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Five new compounds, 16,23,29-trihydroxy-3-oxo-olean-12-en-28-oic acid (1), 4,23,29-trihydroxy-3,4-seco-olean-12-en-3-oate-28-oic acid (2), 3?,6?,23-trihydroxyolean-12-en-28-oic acid 28-O-?-D-glucopyranoside (3), 3-O-[2,3-di-O-acetyl-?-L-arabinopyranosyl]hederagenin 28-O-?-L-rhamnopyranosyl-(1?4)-?-D-glucopyranosyl-(1?6)-?-D-glucopyranoside (4), and 3-O-[3,4-di-O-acetyl-?-L-arabinopyranosyl]hederagenin 28-O-?-L-rhamnopyranosyl-(1?4)-?-D-glucopyranosyl-(1?6)-?-D-glucopyranoside (5), as well as 10 known compounds (6-15), were isolated from the stem bark of Kalopanax pictus. Compounds 1-5 and 7-14 inhibited TNF?-induced NF-?B transcriptional activity in HepG2 cells in a dose-dependent manner, with IC50 values ranging from 0.6 to 16.4 ?M. Furthermore, the transcriptional inhibitory function of these compounds was confirmed on the basis of decreases in COX-2 and iNOS gene expression in HepG2 cells. The structure-activity relationship of the compounds with respect to anti-inflammatory activity is also discussed.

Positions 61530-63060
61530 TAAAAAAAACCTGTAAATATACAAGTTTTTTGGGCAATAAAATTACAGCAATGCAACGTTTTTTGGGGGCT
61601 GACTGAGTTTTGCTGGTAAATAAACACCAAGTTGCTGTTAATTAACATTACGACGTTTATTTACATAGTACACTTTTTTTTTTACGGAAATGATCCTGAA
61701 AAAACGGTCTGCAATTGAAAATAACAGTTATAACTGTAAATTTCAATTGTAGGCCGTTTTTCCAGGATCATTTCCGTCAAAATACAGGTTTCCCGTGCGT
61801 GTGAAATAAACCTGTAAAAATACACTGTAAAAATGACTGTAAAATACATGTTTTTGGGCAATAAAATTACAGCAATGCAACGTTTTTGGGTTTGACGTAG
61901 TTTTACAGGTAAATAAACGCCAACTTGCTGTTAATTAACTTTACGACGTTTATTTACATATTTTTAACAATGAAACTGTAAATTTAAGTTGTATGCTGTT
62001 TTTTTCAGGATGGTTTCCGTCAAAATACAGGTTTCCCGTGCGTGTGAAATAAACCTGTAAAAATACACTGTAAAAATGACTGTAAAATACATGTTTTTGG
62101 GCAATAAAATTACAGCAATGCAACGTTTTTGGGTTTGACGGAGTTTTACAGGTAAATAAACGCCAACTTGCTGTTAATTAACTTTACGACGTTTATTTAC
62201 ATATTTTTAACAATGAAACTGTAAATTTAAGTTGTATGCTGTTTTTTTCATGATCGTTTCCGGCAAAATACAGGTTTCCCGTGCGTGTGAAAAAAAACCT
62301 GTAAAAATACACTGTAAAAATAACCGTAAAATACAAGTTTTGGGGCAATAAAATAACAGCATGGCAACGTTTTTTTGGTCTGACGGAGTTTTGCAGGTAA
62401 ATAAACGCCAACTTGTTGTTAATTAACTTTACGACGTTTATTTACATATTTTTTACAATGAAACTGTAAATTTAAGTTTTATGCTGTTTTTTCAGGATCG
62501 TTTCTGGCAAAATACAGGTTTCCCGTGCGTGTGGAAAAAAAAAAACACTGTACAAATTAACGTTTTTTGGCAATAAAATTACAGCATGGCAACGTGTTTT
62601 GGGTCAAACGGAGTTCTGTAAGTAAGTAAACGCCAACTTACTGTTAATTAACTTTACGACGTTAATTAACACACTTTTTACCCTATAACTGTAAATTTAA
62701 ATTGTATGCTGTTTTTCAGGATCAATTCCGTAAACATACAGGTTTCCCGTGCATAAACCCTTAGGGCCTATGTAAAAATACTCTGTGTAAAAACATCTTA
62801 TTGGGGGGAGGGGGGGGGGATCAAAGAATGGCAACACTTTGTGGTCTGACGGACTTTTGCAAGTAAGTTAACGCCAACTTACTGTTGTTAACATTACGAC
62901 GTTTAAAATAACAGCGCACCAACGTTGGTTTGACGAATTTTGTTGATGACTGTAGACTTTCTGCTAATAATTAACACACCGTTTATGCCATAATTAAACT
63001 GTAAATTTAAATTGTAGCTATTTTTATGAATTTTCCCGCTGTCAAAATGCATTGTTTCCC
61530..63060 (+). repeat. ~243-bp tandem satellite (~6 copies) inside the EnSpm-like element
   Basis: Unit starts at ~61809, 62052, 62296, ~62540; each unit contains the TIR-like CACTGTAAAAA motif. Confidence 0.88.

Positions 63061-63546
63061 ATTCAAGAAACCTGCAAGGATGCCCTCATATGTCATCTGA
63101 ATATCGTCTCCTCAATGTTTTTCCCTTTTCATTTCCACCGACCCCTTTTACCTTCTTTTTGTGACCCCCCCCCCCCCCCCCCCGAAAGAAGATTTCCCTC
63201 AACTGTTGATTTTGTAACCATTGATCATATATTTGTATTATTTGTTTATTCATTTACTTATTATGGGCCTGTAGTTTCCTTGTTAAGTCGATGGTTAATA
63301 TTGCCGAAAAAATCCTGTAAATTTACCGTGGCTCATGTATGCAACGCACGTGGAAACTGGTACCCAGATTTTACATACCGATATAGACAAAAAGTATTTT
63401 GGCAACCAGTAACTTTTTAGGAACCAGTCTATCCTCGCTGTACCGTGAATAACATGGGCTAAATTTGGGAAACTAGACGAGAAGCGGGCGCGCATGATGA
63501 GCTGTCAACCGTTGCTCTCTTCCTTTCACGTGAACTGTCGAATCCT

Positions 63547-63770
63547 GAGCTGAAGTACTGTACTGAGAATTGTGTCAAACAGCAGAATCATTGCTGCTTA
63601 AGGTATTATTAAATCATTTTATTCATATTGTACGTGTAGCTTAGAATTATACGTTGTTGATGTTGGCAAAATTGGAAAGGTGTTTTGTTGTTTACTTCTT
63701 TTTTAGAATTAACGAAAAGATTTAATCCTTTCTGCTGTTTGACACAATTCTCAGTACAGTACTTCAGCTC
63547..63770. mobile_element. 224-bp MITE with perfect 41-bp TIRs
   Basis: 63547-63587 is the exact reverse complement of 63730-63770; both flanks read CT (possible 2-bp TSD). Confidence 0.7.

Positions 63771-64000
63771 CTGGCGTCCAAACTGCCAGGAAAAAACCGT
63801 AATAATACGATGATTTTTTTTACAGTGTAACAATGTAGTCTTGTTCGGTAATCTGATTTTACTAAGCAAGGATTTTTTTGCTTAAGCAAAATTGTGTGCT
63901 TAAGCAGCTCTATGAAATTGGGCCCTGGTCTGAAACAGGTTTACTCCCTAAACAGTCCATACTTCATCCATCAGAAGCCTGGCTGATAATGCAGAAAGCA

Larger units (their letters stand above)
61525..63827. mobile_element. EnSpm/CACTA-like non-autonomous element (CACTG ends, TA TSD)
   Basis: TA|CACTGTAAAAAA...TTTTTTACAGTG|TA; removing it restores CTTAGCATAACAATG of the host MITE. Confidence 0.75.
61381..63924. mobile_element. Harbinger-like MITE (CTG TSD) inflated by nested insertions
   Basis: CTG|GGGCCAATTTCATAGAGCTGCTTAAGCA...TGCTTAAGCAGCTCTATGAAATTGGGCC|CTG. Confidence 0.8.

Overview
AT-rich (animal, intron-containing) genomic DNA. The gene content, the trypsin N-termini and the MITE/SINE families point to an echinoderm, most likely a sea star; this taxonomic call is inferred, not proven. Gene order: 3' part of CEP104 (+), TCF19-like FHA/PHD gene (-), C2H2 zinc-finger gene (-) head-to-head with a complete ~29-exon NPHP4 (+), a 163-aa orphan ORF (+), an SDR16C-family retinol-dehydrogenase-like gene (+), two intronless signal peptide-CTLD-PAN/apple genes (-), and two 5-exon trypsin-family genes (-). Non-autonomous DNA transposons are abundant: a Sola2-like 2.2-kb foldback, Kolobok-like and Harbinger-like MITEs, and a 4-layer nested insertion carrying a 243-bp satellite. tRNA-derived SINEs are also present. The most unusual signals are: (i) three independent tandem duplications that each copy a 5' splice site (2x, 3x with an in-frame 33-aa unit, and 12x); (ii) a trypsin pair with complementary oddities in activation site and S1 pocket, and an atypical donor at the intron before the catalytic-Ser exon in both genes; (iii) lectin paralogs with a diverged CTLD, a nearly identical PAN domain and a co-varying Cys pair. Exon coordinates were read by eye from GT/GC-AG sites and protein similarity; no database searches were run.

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Embryological methods in ascidians: the Villefranche-sur-Mer protocols.
Methods Mol. Biol.
PUBLISHED: 08-02-2011